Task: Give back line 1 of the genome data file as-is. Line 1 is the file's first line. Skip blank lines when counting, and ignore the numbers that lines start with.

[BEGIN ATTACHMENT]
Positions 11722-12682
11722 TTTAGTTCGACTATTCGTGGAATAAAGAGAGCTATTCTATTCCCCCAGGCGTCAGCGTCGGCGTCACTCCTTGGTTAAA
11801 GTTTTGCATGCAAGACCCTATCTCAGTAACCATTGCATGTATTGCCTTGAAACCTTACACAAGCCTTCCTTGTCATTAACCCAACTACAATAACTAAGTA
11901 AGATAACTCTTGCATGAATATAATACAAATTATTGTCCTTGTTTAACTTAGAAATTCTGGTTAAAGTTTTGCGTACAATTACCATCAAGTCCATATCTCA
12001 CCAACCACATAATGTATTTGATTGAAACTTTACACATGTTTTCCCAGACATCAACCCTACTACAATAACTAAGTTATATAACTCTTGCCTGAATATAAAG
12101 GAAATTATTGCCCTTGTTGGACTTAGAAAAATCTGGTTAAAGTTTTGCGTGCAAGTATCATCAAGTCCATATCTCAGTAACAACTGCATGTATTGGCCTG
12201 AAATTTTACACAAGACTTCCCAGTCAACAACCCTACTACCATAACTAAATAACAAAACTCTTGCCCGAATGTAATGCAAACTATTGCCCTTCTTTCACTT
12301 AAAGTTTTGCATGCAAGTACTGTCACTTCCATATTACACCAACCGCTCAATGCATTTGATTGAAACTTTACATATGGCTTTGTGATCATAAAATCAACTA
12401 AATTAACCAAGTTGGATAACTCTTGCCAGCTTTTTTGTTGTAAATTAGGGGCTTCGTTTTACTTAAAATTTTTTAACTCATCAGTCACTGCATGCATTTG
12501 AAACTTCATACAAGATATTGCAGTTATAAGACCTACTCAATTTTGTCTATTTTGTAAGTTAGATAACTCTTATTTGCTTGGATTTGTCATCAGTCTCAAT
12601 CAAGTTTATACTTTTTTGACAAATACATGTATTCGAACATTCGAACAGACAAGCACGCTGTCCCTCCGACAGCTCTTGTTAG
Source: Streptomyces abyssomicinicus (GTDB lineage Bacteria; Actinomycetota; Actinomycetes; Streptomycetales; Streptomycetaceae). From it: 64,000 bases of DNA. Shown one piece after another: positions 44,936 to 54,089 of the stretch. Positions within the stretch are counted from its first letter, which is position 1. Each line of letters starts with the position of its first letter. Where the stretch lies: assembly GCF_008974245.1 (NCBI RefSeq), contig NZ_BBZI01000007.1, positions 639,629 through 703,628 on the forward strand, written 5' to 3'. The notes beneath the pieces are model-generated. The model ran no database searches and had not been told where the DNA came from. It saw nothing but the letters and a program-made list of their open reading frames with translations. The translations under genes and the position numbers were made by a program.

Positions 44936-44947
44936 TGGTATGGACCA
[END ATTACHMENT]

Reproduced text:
Positions 11722-12682